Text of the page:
top of page
Job Hazard Analysis A Guide for Voluntary Compliance and Beyond

Job Hazard Analysis A Guide for Voluntary Compliance and Beyond

In this second addition of “Job Hazard Analysis, A Guide for Voluntary Compliance and Beyond”, we continue to follow a hands-on, comprehensive approach to build and enhance a job hazard analysis (JHA) process. From our experiences since the first edition, we are even more convinced that JHA provides the critical link between risk assessment and an effective safety system. In our discussions about new concepts, we wanted to keep an emphasis on creating and sustaining an effective safety culture, as discussed in our book, “Safety Culture, An Innovative Leadership Approach.” We believe the new perspectives bring together a wider array of new concepts and techniques. We see safety as a result of many dynamics of the ever-changing organizational environment. It is an ecosystem where changes and operational conditions can occur quickly. Since the first edition, more emphasis has been placed on the use of risk management concepts. We have long held that when the JHA process incorporates risk-assessment criteria within its hazard analysis, it becomes the foundation for effective implementation of a safety system’s elements. We have included insights and materials derived from human performance improvement concepts to add new dimensions to the analysis of a job. The basic structure we developed continues to follow the one outlined in our first edition, use of the risk matrix and cause and effect diagrams for job component assessment, and use of the tools found in a Six Sigma process.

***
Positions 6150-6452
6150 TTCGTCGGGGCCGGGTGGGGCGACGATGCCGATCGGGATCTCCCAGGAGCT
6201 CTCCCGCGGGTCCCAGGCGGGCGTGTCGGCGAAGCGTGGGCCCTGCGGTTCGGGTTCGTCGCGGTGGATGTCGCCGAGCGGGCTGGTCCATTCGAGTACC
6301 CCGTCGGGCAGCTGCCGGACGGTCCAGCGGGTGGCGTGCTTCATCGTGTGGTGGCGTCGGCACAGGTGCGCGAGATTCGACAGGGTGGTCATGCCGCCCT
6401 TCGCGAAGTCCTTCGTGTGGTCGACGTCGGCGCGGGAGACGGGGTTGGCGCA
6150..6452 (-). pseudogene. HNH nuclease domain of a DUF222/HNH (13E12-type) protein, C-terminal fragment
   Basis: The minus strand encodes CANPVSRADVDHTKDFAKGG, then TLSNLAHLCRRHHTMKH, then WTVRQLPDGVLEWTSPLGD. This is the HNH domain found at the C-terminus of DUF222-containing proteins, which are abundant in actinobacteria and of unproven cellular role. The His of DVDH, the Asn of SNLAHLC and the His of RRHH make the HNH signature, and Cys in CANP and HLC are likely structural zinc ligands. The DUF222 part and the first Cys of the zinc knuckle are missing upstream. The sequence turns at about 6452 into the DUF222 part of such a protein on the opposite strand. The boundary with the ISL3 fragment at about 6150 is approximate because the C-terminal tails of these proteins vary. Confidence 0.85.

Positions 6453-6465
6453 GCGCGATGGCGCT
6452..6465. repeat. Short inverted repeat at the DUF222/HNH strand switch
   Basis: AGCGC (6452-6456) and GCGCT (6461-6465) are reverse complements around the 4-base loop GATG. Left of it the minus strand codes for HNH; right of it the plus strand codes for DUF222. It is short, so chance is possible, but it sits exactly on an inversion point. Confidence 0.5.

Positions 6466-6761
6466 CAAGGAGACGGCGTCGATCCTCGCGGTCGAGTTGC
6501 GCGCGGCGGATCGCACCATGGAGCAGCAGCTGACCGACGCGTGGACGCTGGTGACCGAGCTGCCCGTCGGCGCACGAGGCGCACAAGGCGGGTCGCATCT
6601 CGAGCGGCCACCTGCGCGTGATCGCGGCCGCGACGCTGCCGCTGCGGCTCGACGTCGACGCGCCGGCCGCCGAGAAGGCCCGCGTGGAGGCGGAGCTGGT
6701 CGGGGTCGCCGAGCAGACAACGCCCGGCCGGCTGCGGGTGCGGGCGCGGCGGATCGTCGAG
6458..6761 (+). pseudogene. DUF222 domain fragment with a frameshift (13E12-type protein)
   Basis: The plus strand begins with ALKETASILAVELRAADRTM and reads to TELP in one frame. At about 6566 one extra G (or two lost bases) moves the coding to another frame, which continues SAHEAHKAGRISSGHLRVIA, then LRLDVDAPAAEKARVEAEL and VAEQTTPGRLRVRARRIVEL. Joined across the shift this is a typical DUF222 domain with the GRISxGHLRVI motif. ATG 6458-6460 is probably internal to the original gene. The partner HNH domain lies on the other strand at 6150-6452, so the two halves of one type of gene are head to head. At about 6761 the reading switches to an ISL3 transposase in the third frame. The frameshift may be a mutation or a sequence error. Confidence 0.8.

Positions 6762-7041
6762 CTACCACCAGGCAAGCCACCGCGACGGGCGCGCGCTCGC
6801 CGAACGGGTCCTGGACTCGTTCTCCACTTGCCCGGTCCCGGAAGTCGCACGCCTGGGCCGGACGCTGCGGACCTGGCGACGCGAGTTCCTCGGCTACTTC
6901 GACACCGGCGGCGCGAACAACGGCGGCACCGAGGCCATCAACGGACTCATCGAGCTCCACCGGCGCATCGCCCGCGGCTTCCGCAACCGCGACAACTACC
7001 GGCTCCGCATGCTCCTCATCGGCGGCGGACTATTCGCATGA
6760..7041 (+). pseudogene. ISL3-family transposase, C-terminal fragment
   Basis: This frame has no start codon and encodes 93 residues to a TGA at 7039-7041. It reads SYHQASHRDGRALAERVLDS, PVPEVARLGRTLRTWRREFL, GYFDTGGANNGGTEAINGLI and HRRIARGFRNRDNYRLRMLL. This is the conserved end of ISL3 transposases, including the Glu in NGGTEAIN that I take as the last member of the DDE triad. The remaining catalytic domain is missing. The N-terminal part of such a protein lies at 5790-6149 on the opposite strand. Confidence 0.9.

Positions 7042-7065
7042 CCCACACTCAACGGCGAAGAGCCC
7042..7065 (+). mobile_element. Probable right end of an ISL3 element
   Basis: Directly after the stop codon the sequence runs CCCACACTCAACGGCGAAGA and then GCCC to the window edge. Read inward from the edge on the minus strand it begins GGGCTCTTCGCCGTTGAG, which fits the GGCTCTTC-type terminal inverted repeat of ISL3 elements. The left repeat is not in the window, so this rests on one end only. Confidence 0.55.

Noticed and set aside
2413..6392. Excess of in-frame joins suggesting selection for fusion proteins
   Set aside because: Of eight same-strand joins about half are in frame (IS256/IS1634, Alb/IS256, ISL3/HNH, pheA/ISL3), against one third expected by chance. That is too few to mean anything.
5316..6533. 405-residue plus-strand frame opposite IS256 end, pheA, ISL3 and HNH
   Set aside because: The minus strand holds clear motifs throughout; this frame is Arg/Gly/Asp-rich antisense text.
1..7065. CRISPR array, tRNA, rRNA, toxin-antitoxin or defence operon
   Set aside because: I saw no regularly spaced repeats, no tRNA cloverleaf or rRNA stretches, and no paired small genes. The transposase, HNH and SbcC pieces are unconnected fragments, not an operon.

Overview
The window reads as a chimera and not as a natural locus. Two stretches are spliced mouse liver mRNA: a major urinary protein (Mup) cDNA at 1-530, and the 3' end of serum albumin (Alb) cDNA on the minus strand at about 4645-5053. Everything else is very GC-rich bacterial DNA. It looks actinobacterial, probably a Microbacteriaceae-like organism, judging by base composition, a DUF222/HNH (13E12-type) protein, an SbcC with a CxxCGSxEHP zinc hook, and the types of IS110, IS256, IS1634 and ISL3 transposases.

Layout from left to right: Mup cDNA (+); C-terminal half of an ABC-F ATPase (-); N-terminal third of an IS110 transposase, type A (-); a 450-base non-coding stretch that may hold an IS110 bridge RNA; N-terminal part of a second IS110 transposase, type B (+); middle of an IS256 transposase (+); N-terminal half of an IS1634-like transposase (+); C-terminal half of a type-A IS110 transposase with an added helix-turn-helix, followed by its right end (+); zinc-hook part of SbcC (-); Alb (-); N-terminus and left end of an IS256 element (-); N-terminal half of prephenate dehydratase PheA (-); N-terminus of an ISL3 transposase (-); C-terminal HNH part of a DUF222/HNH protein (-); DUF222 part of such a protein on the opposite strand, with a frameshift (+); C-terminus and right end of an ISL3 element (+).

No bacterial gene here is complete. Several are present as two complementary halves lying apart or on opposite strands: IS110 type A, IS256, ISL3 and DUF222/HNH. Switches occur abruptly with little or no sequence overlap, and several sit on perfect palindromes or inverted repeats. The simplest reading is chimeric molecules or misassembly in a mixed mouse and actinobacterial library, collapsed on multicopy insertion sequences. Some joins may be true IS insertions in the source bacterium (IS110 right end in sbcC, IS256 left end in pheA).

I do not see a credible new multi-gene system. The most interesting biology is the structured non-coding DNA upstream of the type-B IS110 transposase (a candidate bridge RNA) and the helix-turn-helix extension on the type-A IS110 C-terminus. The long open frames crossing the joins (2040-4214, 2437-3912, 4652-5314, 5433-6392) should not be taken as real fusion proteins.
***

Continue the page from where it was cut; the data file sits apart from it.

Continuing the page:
In addition to the hazard, risk recognition, and JHA development concepts, a brief overview of Six Sigma tools is provided for use as part of a continuous improvement effort for a safety system. Many different uses of specific tools such as diagrams, charts, analysis techniques, and methods provide step-by-step help to establish a process that can continually improve. We have found that while we are from different professional backgrounds, that is, manufacturing and risk management, we have similar experiences in a wide range of diverse industries. This difference in perspective has allowed us to create diverse points of view based on our personal histories. Both of us have lived the experience, from both the inside and outside of organizations. We have seen both, the good and the bad in the process and program design, administration, and leadership of safety systems.We believe that this edition will continue to provide the tools, methods, and concepts that meet the challenge of sustaining an effective safety system within an organization. The authors hope that this book is used by the leadership, safety professionals, safety educators, and students of safety management for developing the focal point for a successful safety system, the JHA.

    bottom of page